The comedian is already proving a firm favourite in this year’s series of BBC1’s Strictly Come Dancing.

And as he prepares to take to the dancefloor again this Saturday, his former school headteacher – and University Honorary graduate – Sir Ken Gibson sends a special good luck message.

Sir Ken, Executive Head at Harton Academy in South Shields, also told how Chris, and dance partner Karen Hauer, are proving a real inspiration to pupils and staff as they attend weekly rehearsals at the school.

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Sir Ken, who was made an Honorary Doctorate of Education by the University in 2016, said: “The pair of them have been an absolute pleasure to have here over the past five weeks.

“They have been rehearsing in our new dance studio and to see how much Chris has improved has been brilliant.

“We are watching the show every week and supporting him. I think Karen has done a tremendous job, especially as Chris has had no dance training.”

Sir Ken says he remembers Chris as a pupil when he played the role of Inspector O’Dreary in a school production of Bugsy Malone.

Chris would leave Harton in 2002 before starting a Film and Media programme at the University. He would later leave as his comedy career began to take off.

Sir Ken said: “The BBC came and filmed here last week. It’s interesting that it was almost exactly 10 years ago that that we had Cheryl Cole here when Joe McElderry, another former pupil, made it through to the final of the X Factor.”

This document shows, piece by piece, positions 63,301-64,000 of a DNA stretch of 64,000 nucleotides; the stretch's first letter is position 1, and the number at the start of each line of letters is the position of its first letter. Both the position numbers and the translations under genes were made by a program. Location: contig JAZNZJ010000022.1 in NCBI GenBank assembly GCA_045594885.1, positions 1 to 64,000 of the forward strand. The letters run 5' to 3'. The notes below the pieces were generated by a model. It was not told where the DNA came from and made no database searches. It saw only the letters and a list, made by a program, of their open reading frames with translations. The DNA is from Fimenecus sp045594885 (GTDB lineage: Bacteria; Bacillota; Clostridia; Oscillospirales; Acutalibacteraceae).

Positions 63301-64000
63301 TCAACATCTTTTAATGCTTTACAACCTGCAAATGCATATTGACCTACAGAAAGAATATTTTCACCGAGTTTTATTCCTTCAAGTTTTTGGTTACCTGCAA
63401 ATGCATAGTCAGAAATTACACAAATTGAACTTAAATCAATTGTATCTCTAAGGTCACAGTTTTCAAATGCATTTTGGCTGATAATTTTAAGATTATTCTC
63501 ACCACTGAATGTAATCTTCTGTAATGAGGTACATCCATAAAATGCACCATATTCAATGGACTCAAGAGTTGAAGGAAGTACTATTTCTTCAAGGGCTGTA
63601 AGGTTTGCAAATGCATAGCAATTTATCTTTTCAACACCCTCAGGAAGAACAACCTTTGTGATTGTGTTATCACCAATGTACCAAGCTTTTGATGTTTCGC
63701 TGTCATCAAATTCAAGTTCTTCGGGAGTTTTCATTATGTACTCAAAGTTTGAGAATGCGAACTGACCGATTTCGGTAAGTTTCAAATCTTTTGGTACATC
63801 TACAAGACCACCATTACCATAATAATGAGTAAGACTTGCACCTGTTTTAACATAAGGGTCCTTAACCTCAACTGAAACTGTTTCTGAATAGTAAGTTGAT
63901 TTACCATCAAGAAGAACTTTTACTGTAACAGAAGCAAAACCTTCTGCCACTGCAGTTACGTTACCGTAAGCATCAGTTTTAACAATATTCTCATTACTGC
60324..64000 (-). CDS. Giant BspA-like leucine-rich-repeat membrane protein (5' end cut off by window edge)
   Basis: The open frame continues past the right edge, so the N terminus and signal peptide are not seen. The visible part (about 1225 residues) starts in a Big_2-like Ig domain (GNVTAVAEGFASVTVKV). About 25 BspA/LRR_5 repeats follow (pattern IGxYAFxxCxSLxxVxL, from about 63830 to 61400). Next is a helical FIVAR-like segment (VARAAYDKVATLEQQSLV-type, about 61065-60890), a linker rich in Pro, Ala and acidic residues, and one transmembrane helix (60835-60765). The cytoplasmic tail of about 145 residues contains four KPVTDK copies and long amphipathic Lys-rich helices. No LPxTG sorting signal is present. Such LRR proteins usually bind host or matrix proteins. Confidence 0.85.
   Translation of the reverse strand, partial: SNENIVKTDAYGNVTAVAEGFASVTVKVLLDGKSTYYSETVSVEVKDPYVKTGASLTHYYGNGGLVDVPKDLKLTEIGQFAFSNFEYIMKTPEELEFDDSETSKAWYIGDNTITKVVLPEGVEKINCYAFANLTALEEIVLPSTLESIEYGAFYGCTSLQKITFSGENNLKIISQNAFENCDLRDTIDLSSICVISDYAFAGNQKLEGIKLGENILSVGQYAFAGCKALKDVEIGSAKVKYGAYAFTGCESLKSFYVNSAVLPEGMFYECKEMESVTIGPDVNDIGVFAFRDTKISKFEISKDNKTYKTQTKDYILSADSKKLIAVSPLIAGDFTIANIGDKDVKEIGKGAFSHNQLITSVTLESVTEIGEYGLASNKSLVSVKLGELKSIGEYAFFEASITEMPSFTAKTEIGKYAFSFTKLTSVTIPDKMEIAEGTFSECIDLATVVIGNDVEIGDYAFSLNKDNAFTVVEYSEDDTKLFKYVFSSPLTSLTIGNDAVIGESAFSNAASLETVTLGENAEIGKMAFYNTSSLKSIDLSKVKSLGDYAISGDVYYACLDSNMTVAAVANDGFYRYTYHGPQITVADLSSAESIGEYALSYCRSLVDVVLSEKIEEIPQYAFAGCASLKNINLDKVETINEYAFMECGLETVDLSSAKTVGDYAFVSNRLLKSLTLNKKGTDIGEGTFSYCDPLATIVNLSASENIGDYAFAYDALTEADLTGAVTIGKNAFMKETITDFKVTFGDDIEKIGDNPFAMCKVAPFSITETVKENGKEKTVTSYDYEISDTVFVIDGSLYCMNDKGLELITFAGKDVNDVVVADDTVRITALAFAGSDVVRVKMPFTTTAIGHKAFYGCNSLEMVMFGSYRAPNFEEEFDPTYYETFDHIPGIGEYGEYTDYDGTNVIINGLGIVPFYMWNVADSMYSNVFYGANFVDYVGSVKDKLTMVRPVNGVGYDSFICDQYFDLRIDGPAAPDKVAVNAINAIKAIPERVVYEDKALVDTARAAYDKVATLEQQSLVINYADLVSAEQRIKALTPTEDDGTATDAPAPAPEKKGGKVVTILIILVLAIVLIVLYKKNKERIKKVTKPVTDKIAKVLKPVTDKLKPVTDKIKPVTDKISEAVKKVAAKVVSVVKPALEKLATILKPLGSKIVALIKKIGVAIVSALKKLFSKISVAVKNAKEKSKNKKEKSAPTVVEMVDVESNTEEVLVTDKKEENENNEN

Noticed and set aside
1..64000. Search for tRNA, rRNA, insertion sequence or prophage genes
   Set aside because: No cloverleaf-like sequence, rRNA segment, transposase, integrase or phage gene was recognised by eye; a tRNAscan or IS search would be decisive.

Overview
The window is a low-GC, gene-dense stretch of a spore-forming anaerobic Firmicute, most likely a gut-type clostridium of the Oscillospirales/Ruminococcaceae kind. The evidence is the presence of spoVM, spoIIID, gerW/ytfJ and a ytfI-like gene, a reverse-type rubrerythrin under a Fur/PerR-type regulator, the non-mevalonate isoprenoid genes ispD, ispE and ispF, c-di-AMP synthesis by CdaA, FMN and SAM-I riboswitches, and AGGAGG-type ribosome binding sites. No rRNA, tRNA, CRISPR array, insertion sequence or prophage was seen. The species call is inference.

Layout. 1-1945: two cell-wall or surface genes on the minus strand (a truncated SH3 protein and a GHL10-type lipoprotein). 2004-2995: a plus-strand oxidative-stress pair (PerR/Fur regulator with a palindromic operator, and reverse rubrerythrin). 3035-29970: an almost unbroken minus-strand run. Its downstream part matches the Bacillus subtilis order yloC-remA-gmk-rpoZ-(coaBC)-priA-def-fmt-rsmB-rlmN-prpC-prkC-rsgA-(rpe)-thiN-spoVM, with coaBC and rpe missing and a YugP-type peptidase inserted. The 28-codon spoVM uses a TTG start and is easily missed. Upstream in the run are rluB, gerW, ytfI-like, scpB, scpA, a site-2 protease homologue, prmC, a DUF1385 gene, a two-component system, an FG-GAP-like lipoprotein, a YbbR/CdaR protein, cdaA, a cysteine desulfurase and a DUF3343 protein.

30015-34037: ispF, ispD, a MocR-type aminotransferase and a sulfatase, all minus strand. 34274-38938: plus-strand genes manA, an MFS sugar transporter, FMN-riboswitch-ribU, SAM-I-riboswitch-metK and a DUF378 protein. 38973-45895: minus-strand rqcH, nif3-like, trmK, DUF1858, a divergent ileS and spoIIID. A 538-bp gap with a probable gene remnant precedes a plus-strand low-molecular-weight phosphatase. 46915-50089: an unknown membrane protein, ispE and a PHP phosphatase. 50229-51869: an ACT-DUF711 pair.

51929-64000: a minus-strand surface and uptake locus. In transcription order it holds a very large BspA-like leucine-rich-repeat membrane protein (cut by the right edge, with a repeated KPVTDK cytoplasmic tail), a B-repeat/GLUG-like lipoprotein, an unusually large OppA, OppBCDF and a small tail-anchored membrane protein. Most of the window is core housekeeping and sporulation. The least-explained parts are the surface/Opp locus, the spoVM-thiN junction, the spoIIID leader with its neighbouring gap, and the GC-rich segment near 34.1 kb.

The 33-year-old comedian is also a regular on our television screens, starring in The Chris Ramsey Show on Comedy Central UK, two series of critically-acclaimed BBC Two sitcom Hebburn and most recently, Married to a Celebrity and Parenting for Idiots alongside wife Rosie on Channel 4.

Sir Ken is now hoping his former pupil can add the Strictly crown to his many accolades.

He added: “He’s an amazing lad with a talented partner so we all have our fingers crossed for them this weekend.”

*See Chris in Strictly Come Dancing on BBC1 this Saturday at 6.35pm.

Brexit update

If you are an EU citizen and a University student you may have some questions about what Brexit could mean for you. 

A Brexit deal has been agreed in principle with the EU.

Both the UK and EU need to approve and sign the withdrawal agreement.  If the withdrawal agreement is not signed by the UK and the EU, the UK could still leave with no deal on 31 October 2019. 

Find out what you or your family should do HERE if the UK leave the EU with no deal.

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In the meantime if you have any specific concerns about how Brexit may impact you, you can access the International Student Support webpages at:

go.sunderland.ac.uk/eusupport

In addition to providing up to date information around Brexit, you can use the ‘submit an enquiry’ button to contact an ISS adviser directly.

As always, staff at the Gateway across each Campus are also ready to help with advice and signposting to get the help you need.

Or contact the StudentS' Union at

-         Email: helder.costa@sunderland.ac.uk

-         Social Media (only Facebook): @supreswellbeing

-         General SU Social media (Facebook, Instagram and twitter): @sunderlandsu

The inaugural Cameron Scarratt Trophy took place this week, celebrate the life of the former Sunderland student and police officer.

Northumbria Police Men’s team overcoming their University of Sunderland counterparts 5-4 to win the inaugural edition of the trophy, raising £734.11 for a range of worthy causes.

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“A game of two halves,” was the apt summary of the game offered by the Northumbria Police coach, John Boddy, after the match.

With funds going towards Mind North East, Blue Light MindMacmillan Cancer Research and Show Racism the Red Card, it was a contest that proved a fitting tribute to both Cameron’s memory and the many causes it was supporting.

As competitive as it was well-natured, it took no time to come to life.

There were three goals within a frantic opening 10 minutes that saw the police take the lead through a sharp turn and finish before Sunderland began to take control.